Innscor Africa is in talks to acquire three local companies, expanding its portfolio across various sectors of the economy to minimise risk and will consider unbundling more of its units to unlock shareholder value, chief executive Antonio Fourie has said.
The group acquired automotive parts retailer Transerve in July and South African former Ellerine Holdings group chief executive Fourie — appointed Innscor head last year to spearhead the group’s restructuring drive — told The Source in an interview that the group was eyeing three companies in speciality retail and light manufacturing, but declined to disclose the names.
“We are looking at a few more acquisitions and we are currently in negotiations on three potential acquisitions. We are at a point where we are ready to go through the regulatory hoops and as soon as we are through with those hurdles we will be able to comment more on the acquisitions,” said Fourie.
After unbundling and separate listing of its quick service restaurants (QSR) unit as Simbisa Brands, Innscor is strategising to expand into the foreign markets, Fourie said.
“We have to start again because we were achieving growth outside Zimbabwe through the QSR business. Now as we have unbundled the QSR, effectively 95 percent of our business is now in Zimbabwe so we are now coming out of the starting block,” he said.
Prior to its unbundling, Innscor’s fast food business had expanded rapidly on the African continent, having more counters in the region at 196 than the 171 it has in Zimbabwe. The now Simbisa group operates its own fast food outlets in Kenya, Zambia, Ghana and the Democratic Republic of Congo as well as franchised operations in Swaziland, Lesotho and Malawi. These regional operations added $52 million in revenue to Innscor in 2014 while the Zimbabwean fast food business, where it enjoys 82 percent market share, contributed $98 million.
The fast food business – which includes Simbisa’s own brands, Chicken Inn and Pizza Inn as well as Nandos and Steers franchises — contributed 14 percent to Innscor’s revenue.
“All the work we have done to date through the QSR to expand out of Zimbabwe is now undone with the listing of Simbisa,” said Fourie.
Primarily, the group is looking to expand its poultry market in Kenya and drive its logistics and distribution arms, Distribution Group Africa and Vital Distribution Logistics into the region.
Most of the group’s current foreign component is in Zambia and is “dabbling a little bit in Botswana and into Namibia,” according to Fourie. Innscor also owns the Spar franchise in Zambia.
The unbundling of Simbisa followed that of Padenga in 2010 and Fourie said opportunities were there for more units to be diverged from the group.
“We are still busy working on what the best configuration and portfolio of investments for Innscor Africa Limited is and we think there is another opportunity for unbundling but it’s a little bit too early to be definitive,” he said.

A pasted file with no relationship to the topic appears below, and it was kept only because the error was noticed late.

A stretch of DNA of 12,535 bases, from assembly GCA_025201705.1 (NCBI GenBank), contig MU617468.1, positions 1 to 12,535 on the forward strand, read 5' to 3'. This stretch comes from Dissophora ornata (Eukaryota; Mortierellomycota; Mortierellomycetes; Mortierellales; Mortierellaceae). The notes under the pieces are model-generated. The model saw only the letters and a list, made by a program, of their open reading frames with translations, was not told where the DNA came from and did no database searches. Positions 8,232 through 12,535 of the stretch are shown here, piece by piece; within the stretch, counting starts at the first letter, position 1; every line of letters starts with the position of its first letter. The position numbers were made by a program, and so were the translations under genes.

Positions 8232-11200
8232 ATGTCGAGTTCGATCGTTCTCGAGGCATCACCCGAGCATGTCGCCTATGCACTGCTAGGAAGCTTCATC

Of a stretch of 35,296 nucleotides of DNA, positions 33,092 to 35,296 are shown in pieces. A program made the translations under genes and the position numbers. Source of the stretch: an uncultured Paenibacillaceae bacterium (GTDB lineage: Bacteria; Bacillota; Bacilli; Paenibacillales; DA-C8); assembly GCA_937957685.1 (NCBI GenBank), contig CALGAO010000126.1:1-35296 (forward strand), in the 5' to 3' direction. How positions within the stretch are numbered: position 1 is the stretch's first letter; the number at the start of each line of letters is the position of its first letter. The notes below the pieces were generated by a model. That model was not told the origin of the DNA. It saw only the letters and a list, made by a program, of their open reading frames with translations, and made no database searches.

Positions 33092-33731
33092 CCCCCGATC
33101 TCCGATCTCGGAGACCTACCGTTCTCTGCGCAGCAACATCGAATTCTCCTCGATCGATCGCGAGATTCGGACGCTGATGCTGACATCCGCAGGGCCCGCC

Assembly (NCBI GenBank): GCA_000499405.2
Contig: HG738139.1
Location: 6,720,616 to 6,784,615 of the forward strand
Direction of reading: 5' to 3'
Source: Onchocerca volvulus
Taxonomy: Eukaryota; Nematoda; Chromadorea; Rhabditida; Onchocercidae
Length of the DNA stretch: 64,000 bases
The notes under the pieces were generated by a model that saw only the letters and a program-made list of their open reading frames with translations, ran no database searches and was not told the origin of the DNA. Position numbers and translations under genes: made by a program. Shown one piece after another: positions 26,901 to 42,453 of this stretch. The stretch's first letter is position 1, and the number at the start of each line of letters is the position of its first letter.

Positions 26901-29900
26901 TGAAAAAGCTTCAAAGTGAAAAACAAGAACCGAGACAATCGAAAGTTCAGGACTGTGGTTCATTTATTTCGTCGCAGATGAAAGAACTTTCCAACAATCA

Fourie, who told The Source soon after his appointment last year that his objective was to achieve a 30 percent return on equity (ROE) and 60 percent of free cash generation earnings before interest, taxes, depreciation, and amortization (EBITDA), said the deteriorating economic fundamentals made it difficult to achieve the target.
“We need to manage our returns and get them up, but in this economy there is debate on whether the 30 percent is the right target because nobody is getting 30 percent. The risk free rate of return here is eight percent and at 30 percent you are talking pre-tax,” he explained.
” After tax we are still looking north of 20 percent. We are not achieving that as we are around 18 percent but that is a function of the returns being lower than we would like them to be because our cost base is excessive and in this economy revenue growth is difficult to come by. But we also need to check our balance sheet because our gearing is very low at 10 percent.
“We are looking at our balance sheet to see how we can better optimise the capital structure of the group and obviously we need to grow the business and take the costs out. We are comfortable that we are making good progress on costs but we are not moving our target (of 30 percent ROE).”
Going forward, Fourie said the future was not rosy and that companies should be prepared to adapt their strategies.
“Disposable incomes are going to continue to come down, the price to the customer is going to be a material issue and therefore costs in our operating environment are going to have to get down and companies are going to have to be prepared to sacrifice margins to keep volumes up to ensure that the throughput in their factories and outlets are being maximised,” said Fourie.
Fourie — who told shareholders at the annual general meeting last month that the group had adopted an aggressive pricing regime to grow its volumes and protect its revenue base in the face of increased competition and falling disposable incomes — said the strategy would continue.
“Our volumes have grown across the board with the exception of retail and volume growth has been very good in some sectors. Obviously that has come on the back of lower average selling prices and revenue is not coming through but we continue to fight that fight and make sure that our (Earnings Before Interest, Taxes, Depreciation and Amortization) can grow even though our prices are falling by focussing on the cost line,” he said.